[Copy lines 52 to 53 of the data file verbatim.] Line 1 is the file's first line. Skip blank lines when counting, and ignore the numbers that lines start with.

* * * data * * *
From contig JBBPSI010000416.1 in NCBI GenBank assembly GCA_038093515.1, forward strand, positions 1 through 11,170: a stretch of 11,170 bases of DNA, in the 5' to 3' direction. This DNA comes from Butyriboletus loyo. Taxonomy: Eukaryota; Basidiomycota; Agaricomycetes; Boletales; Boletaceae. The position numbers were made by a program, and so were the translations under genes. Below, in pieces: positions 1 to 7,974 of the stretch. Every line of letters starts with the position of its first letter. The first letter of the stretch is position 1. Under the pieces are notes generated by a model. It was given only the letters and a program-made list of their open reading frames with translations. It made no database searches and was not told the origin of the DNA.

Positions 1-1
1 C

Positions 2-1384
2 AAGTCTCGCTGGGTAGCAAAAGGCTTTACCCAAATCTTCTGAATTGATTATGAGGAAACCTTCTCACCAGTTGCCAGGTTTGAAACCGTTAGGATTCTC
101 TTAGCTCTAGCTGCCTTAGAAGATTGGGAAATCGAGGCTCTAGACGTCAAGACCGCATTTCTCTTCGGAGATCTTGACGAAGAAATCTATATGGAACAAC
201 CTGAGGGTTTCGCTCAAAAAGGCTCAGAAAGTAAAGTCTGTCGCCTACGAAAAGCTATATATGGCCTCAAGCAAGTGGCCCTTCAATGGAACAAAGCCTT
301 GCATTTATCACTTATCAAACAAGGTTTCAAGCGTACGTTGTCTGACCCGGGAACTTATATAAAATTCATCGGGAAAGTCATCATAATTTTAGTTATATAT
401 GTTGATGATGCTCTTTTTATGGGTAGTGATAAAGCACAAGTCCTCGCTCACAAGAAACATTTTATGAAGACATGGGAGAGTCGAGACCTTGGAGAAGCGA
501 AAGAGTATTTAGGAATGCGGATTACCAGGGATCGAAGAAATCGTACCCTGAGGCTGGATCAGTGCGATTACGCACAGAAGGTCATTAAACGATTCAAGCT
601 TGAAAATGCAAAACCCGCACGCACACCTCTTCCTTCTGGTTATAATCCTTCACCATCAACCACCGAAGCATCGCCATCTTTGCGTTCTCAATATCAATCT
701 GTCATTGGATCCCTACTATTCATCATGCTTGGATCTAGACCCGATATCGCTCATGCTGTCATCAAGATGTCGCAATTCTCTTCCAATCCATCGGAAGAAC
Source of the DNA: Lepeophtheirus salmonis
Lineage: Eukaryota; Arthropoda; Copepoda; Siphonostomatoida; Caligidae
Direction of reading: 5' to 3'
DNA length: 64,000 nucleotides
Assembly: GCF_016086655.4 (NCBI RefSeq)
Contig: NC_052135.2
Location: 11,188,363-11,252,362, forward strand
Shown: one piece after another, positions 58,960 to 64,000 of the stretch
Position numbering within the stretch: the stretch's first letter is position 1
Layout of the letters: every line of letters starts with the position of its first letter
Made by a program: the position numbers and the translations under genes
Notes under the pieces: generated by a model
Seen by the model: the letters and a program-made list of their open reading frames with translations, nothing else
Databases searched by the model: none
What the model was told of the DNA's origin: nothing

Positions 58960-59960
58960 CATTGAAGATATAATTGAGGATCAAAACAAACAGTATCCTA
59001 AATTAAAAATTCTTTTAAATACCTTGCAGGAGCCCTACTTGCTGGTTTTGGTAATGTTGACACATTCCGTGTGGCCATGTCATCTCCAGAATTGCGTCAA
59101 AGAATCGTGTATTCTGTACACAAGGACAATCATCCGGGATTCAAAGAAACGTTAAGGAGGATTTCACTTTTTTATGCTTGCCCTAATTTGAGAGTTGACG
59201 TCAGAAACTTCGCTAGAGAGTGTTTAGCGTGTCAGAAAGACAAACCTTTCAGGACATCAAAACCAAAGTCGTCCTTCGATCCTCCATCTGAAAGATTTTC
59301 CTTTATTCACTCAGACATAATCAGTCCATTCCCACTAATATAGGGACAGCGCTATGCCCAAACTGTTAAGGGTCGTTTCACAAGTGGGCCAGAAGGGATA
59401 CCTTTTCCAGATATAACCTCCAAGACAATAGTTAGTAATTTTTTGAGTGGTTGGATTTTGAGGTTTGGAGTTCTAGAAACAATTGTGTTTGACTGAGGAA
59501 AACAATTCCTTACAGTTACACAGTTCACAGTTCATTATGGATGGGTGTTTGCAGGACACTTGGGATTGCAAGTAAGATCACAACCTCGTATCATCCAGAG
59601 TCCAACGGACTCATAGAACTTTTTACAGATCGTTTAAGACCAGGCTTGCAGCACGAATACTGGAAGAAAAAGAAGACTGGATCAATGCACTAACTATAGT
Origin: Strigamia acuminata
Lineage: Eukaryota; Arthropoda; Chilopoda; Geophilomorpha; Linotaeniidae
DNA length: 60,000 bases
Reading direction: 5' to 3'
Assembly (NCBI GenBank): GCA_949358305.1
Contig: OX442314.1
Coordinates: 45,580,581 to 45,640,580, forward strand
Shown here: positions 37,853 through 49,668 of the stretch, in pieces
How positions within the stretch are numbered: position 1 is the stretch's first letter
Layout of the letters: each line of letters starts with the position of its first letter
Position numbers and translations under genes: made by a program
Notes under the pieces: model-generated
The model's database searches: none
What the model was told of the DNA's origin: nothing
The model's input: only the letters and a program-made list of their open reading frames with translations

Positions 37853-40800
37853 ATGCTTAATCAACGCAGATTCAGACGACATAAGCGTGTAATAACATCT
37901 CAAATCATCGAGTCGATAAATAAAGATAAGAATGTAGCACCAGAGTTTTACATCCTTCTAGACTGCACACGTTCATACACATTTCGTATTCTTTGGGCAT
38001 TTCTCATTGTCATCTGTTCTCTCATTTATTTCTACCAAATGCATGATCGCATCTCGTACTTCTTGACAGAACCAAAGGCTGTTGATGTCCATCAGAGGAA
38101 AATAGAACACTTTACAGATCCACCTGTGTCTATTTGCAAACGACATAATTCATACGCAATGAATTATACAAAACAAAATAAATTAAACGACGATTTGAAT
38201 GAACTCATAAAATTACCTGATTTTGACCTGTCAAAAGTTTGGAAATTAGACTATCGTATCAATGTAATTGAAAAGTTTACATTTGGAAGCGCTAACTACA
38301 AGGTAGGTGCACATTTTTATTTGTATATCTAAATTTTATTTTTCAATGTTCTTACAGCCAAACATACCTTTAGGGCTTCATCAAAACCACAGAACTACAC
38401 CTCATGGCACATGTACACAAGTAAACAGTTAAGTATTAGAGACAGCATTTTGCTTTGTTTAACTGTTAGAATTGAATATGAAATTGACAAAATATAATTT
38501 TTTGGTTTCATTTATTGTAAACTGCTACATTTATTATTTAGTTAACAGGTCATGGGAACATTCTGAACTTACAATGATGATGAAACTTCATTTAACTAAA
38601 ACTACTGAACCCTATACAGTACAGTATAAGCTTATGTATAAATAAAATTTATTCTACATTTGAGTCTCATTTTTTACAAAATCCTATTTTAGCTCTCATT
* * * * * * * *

Positions 37853-40800
37853 ATGCTTAATCAACGCAGATTCAGACGACATAAGCGTGTAATAACATCT